You have probably heard of the AGEC Law, better known as the “anti-waste law”. Since 2020, this law has served to fight against food waste and aims to regulate waste management.
This has vaguely rung a bell for you up to now, but you will have to really get to grips with it as of 1 January, 2022, because all e-commerce sectors are now affected. Indeed, within the process of establishing a circular economy, the scope of the law extends to the digital sector, as well as to the emerging polluter-pays sectors.
So, who do these measures apply to? How does the AGEC law affect commercial stakeholders in 2022? Are you affected?
We’ll tell you all about it! You will find out all there is to know about the consequences of the AGEC law for retail websites and marketplaces. Here is our advice on the action you need to take to comply with these new measures.
- What is the AGEC law?
- The AGEC law: its consequences for e-commerce websites and marketplaces
- To go further: a law that meets customer expectations in 2022
- In summary: what do you need to do to bring yourself into line with the AGEC law?
The anti-waste law for a circular economy (AGEC) aims, as its name suggests, to fight against waste and to set up a circular economy. More specifically, it is about changing the production and consumption model in order to reduce waste and preserve natural resources, biodiversity and the climate. The application of the provisions of this law in France meet the directives of European Union law.
What does the AGEC law say?
Since the publication of Law No. 2020-105 of February 10, 2020 in the Official Journal, a number of measures have been implemented, particularly in the management of waste from several sectors (for more information click here). Furthermore, the creation of polluter-pays channels aims to have treatment of waste from products financed by their producers.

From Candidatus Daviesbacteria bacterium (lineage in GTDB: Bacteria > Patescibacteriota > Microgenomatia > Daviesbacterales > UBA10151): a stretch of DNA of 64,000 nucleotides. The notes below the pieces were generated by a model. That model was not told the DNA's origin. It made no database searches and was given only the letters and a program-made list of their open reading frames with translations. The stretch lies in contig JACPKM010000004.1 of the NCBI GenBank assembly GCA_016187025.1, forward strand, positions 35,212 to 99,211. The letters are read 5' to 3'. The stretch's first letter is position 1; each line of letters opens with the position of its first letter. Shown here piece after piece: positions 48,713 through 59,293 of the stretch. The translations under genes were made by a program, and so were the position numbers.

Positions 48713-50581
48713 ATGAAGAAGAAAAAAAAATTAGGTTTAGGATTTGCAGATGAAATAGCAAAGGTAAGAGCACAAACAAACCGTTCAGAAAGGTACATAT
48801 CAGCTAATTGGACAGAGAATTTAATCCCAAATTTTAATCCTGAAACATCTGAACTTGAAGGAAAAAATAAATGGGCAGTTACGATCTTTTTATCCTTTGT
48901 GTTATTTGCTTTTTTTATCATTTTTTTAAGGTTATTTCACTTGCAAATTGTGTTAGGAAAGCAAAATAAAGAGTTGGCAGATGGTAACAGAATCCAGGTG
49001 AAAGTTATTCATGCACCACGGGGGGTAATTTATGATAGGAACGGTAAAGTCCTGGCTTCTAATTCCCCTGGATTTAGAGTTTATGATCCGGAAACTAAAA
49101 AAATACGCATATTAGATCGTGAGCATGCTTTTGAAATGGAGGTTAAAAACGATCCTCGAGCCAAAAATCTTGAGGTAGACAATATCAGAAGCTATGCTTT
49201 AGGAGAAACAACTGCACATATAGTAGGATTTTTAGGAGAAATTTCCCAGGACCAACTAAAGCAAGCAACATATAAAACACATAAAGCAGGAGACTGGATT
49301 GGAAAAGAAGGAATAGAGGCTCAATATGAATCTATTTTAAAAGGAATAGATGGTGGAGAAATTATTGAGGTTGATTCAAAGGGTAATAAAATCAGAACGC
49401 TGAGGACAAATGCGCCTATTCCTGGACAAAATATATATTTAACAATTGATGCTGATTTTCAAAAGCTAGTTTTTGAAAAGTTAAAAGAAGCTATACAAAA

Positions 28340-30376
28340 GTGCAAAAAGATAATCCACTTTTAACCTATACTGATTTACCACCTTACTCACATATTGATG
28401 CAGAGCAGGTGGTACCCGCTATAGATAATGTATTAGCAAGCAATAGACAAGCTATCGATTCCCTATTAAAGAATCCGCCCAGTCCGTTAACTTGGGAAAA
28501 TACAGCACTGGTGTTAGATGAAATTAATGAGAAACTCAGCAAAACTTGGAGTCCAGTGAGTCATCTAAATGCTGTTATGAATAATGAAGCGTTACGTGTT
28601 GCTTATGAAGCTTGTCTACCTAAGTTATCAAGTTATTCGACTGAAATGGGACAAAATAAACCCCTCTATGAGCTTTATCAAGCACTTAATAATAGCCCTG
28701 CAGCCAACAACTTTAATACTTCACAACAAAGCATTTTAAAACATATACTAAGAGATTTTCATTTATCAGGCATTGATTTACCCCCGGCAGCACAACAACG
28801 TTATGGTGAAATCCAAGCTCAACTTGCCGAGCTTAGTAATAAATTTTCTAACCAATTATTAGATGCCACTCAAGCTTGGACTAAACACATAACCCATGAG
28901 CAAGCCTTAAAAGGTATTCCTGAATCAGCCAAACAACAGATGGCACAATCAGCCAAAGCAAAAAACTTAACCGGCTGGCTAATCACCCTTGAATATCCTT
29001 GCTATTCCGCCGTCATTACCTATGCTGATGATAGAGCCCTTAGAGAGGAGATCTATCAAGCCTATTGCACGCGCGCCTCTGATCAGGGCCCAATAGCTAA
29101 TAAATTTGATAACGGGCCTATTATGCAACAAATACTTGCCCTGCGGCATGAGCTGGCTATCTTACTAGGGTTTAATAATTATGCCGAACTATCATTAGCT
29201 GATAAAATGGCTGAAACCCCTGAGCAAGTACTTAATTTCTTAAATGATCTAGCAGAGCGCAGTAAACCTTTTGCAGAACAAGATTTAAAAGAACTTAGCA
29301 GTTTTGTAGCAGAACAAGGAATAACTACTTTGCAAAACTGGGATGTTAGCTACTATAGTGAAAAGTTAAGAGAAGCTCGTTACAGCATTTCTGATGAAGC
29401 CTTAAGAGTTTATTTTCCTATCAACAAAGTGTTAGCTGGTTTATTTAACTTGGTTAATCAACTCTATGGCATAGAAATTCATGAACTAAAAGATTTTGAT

This is Extended Producer Responsibility (EPR). by “producer “, the law refers to ” Any physical or legal person who develops, manufactures, handles, processes, sells or imports products that generate waste or components and materials used in their manufacture” (Art. L. 541-10 of the Environment Code).
The European Union has also chosen to use EPR mechanisms for certain product families, which is why certain French channels are also subject to European legislation
The producer’s responsibility currently involves:
- The setting up of eco-bodies or individual systems approved for the management of the waste generated by their products by means of a financial contribution.
You can also designate an agent to ensure you meet legal requirements.
- The free recovery of the used products by the distributor or by a third party acting on its behalf.
“Any producer of products, whether they be based in France, in another European Union member state or in a third country, may appoint a natural or legal person based in France as an agent responsible for ensuring compliance with its obligations under the extended producer responsibility regime. This person is subrogated in all the extended responsibility obligations of the producer they agree to represent.”
Art. R. 541-174. Decree 2020-1455 of 27 November 2020
Consequently, online merchants are also considered producers and may fall under EPR legal obligations. This also affects the foreign businesses who sell in France and in Europe.
Extended producer responsibility has evolved over time, in particular with the reforms of Decree 2020-1455 of 27 November 2020 and is set to change again in January 2022. As an e-merchant, these reforms are likely to concern you, if you sell or deliver products that fall under the REP principle for a marketplace, a merchant website or any other type of digital platform.
What are the consequences of the law and what action do you need to take on your e-commerce website? How does it affect your business in the marketplaces?
Among the major changes regarding extended producer responsibility is the move over to a unique identifier. To obtain it, producers subject to the EPR principle will have to register with the Environment and Energy Management Agency (ADEME).
As we have seen previously, the notion of producer also encompasses e-merchants, which implies that you are responsible for obtaining an identifier as a producer for those of your products that fall under the EPR principle.
The responsibility applies throughout the sale process, i.e. if it is not applied from the start, it will be by the party who is in direct contact with the buyer. In fact, this unique identifier must be made available to the producer or the seller as of 1 January 2022 according to the AGEC law. You must indicate this in the document relating to the general conditions of sale (or any other contractual document if you do not have one), in particular on your website.